“I haven’t swayed from Bruce Springsteen’s formula of girls, cars and sex,” he joked onstage in 2009, before adding an important clarifier: “and momma.”
When performing live, Earle was a lightning bolt. He’d hunch his six-foot-six frame, often draped in a dapper suit, over the microphone stand, looking as if he walked directly out of a 1940s Ernest Tubb honky-tonk, shouting and storming his way through songs that sounded as out-of-time as his appearance. He was always “staring or glaring,” as Rob Miller, the head of his first label, Bloodshot Records, put it, “at something off in the middle distance.”
Earle’s onstage non-narrative mannerisms — the intensity of his fixed stare; the way he prowled the stage as he finger-picked between verses; how he’d tag a whining, high-lonesome babe to the end of a line, as if the word were a comma — often ended up telling his songs’ stories as much as the lyrics did. So, too, did the songs Earle chose to cover: the Replacements’ “Can’t Hardly Wait,” John Prine’s “Far From Me,” Lightnin’ Hopkins’ “My Starter Won’t Start,” which he delivered with an intensity he sometimes couldn’t stand to bear in his own music.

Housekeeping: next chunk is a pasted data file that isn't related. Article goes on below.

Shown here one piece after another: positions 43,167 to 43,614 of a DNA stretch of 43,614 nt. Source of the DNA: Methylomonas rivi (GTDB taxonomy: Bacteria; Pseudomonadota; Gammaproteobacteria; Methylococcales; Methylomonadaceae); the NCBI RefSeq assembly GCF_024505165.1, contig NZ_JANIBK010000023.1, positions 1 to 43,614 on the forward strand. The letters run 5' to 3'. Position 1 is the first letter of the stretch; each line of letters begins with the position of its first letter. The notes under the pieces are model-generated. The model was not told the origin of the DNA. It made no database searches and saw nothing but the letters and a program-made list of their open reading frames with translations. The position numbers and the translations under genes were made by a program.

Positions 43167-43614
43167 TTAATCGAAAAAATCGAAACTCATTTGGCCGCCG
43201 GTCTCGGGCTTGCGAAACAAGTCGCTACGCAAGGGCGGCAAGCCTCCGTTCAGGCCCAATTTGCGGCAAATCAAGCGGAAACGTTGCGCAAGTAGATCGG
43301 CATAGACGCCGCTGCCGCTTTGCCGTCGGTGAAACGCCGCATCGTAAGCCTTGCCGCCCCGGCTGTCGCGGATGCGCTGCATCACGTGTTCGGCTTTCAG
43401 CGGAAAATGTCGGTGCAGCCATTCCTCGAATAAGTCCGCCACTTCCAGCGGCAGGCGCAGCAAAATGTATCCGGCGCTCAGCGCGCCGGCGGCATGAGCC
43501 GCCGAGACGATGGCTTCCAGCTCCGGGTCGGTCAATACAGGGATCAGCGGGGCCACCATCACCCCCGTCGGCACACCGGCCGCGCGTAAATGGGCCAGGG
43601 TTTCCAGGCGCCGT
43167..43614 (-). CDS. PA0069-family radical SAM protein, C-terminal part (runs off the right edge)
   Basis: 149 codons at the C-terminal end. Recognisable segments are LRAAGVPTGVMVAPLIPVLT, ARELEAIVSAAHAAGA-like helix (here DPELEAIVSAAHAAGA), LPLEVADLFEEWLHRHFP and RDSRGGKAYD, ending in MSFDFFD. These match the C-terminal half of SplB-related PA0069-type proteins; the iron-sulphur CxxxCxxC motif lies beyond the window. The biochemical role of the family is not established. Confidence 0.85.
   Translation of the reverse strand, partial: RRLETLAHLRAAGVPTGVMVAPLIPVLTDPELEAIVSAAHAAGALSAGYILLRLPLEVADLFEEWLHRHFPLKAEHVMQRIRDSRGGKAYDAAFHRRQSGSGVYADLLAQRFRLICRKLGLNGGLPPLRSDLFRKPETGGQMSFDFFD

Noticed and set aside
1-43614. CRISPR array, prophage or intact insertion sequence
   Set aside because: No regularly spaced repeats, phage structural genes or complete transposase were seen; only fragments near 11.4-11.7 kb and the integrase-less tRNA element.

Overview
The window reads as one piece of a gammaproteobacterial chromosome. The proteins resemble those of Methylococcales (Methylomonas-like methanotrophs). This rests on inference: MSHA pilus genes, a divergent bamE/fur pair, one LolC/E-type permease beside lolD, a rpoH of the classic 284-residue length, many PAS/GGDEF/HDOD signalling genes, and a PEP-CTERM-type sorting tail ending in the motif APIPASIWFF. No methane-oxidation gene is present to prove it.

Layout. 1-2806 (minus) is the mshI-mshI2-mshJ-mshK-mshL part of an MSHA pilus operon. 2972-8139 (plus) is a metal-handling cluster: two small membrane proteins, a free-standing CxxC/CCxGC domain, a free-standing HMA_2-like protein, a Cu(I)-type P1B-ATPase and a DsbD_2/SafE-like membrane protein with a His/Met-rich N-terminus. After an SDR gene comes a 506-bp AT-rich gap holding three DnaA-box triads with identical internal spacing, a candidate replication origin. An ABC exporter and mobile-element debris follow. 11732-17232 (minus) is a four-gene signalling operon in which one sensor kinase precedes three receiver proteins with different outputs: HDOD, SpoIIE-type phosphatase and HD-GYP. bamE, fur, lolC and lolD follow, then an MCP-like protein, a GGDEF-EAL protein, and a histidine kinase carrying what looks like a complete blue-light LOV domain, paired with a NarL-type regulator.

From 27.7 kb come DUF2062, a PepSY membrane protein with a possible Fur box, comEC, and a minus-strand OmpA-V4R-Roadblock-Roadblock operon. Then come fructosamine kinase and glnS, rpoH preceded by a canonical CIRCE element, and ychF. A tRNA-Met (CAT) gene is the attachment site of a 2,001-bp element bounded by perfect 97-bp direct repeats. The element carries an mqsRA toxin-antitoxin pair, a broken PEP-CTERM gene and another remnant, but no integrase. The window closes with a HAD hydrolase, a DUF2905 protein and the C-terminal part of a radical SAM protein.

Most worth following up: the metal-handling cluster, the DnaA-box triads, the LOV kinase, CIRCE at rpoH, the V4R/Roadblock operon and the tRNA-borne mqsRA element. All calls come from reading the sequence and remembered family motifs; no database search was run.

Earle, whose middle name was given in honor of his dad’s difficult, depressive friend, Townes Van Zandt, never stopped wrestling with his cursed country-music namesake. His dark inheritance (both his father and Van Zandt struggled mightily with substance abuse) was the burden he forever struggled to lay down. When he did find those bright moments of release, as in 2009’s breakthrough “Mama’s Eyes,” they tended to come as revelations. More often, though, he wrote songs about men and women who were always warning those around them that their burdens might just get the best of them — that nothing was going to change the way we feel about them now.
If Earle’s characters weren’t warning each other preemptively about what they were about to do (“Won’t Be the Last Time”), they were apologizing for their misdeeds just after the fact (“Someday I’ll Be Forgiven for This”). On 2010’s “Slippin’ and Slidin,’” Earle turned the promise of Little Richard’s riotous 1956 rocker into a sorrowful self-scold: “I shoulda learned better,” he sings, assuming the character in the midst of a relapse that he himself would suffer through the very month the song was released.